Rust & Time

I haven't posted here in a while. Well not a real post anyway. It seems that my other sites have gotten the better of me. Fusion Ring is up to 80+ followers and so I find myself posting there every day. Plus it's easy. I'd already be done with a Fusion Ring Post by now....

Secondly and more to the point I've been neck deep in a 1950's vintage table saw restore. That is a post that really has nothing to do with my geek side and so, Kludge Spot has been void as of late. Every waking moment of free time has been devoted to looking up motor wiring diagrams, tracking down compatible bearings, vintage color charts and removing 49 years of rust. This one is the kicker...

When you're removing rust off a table top like this, it is important that it remains dead flat. Compromising that compromises the work you can create. What that means is that nothing more abrasive than your knuckle hair and can be used to remove the rust build up. In addition chemical products like naval jelly, discolor the surface, leaving it yellowed and patchy. So it you really want it to look like it did when it came off the assembly line in 1950, you get two things. A green scrubber and a can of WD-40.

Removing rust gives you lots of time to think.... Here is a shot of what it looked like the day it arrived in my garage.

So I set to work. Four hours alone with your thoughts can be a bit daunting. Luckily that can be overcome by the sound of blood pounding through your temples. This is accomplished by sheer exhaustion. See a man who spends 40+ hours a week sitting at a desk typing is in little shape to preform the repetitive back and forth scrubbing motion for four hours straight. In addition I was sweating like crazy. Which was dropping salty water all over the surface of my table. Sweat that would turn into rust, if not cleaned up. I was working against me. After 4 hours...I got maybe 15% clean. You can sort of see it under the other parts.

The next morning I awake to find I couldn't move my legs. How disappointing. I wept. Then rolled out of bed and stumbled to work. Over the next 4 days I recuperated enough to try again. Two more weekends of work and about 10 more hours of rust cleaning time, brought me here. I had now disintegrated 22 green scrubbers and emptied 3 bottles of WD-40. I smelled like a mechanic shop and the grease under my fingernails took three days to completely remove. But... I'd removed a fair amount of rust.

I have to say I'd never really give rust much though before. I mean you get a little on tools from time to time. You spray some lightweight oil and it mostly comes off. Really bad rust you sand it off. Not this stuff. Some of this stuff hadn't seen the light of day for decades! I think It still thought Eisenhower was president. Korea? Vietnam? Persian Gulf? Never heard of it.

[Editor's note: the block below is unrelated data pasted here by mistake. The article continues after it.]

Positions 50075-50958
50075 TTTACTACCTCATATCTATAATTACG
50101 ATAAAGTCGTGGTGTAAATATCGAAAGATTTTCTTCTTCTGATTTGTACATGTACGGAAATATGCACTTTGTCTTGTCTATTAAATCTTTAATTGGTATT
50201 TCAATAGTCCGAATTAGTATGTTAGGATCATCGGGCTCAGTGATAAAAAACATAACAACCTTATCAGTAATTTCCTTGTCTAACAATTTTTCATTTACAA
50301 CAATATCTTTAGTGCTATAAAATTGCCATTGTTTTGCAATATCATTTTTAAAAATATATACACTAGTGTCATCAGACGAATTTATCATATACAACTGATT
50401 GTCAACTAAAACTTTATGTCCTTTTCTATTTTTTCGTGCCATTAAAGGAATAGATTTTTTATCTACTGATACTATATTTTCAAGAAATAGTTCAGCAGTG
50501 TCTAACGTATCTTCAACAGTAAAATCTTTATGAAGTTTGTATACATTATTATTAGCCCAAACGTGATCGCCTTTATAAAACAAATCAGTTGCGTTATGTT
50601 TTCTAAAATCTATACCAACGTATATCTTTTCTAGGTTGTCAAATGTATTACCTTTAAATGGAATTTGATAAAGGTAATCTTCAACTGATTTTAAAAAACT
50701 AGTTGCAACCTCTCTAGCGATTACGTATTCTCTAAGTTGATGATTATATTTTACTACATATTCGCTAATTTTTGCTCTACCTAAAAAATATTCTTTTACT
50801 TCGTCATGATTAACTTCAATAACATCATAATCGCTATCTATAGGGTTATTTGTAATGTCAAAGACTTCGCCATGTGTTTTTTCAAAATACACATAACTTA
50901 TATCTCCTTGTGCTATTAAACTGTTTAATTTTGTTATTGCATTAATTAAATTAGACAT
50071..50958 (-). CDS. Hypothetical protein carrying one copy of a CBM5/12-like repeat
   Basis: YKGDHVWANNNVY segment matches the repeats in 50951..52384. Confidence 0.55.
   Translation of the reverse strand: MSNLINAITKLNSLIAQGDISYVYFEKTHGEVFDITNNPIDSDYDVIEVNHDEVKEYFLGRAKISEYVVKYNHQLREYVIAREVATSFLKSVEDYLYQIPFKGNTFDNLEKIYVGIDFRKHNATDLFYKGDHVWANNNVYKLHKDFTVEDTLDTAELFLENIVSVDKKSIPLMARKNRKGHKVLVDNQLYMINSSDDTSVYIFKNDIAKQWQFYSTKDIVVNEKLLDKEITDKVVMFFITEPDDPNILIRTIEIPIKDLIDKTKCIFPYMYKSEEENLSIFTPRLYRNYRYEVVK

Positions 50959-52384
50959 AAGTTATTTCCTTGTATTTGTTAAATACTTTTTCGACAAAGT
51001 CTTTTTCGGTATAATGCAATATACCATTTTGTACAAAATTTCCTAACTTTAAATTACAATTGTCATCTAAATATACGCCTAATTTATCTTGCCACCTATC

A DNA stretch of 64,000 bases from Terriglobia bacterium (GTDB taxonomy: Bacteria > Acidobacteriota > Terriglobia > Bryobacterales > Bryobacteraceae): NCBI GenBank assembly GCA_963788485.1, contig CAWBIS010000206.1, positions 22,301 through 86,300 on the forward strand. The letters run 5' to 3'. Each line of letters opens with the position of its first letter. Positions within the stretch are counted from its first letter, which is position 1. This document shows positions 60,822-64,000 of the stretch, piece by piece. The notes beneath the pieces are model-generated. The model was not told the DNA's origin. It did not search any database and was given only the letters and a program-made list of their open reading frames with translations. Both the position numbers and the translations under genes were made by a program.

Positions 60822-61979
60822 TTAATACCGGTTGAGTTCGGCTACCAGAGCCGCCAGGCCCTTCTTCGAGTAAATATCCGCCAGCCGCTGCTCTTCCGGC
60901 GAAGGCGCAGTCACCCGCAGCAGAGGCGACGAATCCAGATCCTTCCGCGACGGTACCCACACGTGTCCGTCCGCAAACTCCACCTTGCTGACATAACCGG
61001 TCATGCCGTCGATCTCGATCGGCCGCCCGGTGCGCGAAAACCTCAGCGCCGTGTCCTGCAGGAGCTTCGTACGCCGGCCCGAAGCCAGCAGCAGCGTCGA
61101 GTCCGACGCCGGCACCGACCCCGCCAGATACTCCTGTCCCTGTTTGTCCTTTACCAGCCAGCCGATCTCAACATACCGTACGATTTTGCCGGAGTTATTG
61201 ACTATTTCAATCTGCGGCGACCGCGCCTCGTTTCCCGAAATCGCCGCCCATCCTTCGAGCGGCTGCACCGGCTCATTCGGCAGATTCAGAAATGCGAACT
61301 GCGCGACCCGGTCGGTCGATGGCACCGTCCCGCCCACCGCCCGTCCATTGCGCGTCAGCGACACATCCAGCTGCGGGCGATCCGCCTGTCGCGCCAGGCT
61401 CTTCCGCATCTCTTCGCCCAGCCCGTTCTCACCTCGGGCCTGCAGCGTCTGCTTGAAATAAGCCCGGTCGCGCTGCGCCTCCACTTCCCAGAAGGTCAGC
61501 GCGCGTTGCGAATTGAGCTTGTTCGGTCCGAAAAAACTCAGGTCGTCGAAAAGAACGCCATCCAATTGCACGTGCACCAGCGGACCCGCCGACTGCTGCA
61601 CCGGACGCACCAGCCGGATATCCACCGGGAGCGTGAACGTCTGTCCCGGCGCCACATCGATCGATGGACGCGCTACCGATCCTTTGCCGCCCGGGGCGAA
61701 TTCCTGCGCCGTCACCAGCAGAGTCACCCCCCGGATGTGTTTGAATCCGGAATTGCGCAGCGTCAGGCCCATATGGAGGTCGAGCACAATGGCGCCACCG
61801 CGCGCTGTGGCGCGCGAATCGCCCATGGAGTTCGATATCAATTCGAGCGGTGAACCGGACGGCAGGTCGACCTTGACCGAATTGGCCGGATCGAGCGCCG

My shorts, are now brown. They used to be grey! I literally have a terra cotta stripe across my crotch area, which is where the level of the top meets my broken and twisted form. Another 5 hours of work, 2 cans of WD-40 and 6 green scrubbers brought me here...

It's really close now. Not completed, but close. I would guess another 4 hours or so till I can say I'm done scrubbing rust. I hate rust. I probably hate it worse than brussel sprouts at the moment. But when I'm all done and smiling at my face in the cast iron, I'll think...

Boy I wish I could get out of this wheel chair and use my saw...

Signs Of The Time 4

Right. No more troubles now. We've got a sign!

Stupid Dogs

My kind of health club!

"John...Where's our carry on?"

It was way too complicated before this sign was installed.

Lesson learned the hard way!

So does daddy!

When old people make signs...

Love it.

Knew it was coming!

Ask yourself, "Is it really worth it?"

Signs of The Time 1
Signs of the Time 2
Signs of the Time 3

Considering Fatherhood

Yesterday I took my oldest daughter to the cardiologist. It was a rather normal visit for us. A long drive into the city of San Francisco, a quick trip up and over Divisadero, a miscommunication of our appointment destination, running with a stroller up and down Geary St, sweating profusely in a small dark room while holding a 5 years legs for an echocardiogram while watching Elmo's World. All in all it was a pretty normal trip. For us at least.

Taking a 5 year old to her cardiologist is a pretty normal thing. Hearing the doctor proclaim that she was born with a malformed valve and and hole in her heart leaves us unsurprised. And being told that the current leak between chambers of her heart is minimal only triggers to us that another tedious visit to the heart doctor is done.

On the way home we talked about what to get for lunch, how we planned on spending our upcoming vacation and which bathroom vanities we think would match the d├ęcor of our guest restroom. We've been through this too many times to get worked up over it.

Ask me if any of this would seem normal to me 6 years ago. Back then I thought fatherhood would be quite different. I pictured a walk in the park, play time in the sand box or wrestling matches in the living room. Heart surgery, sign language, echocardiograms and leg braces never seems to factor into the equation. Weird huh.

I'm comfortable with where I am. I love both of my children, but normal? Nothing in life is normal. Not even in a normal family. Whatever that might be.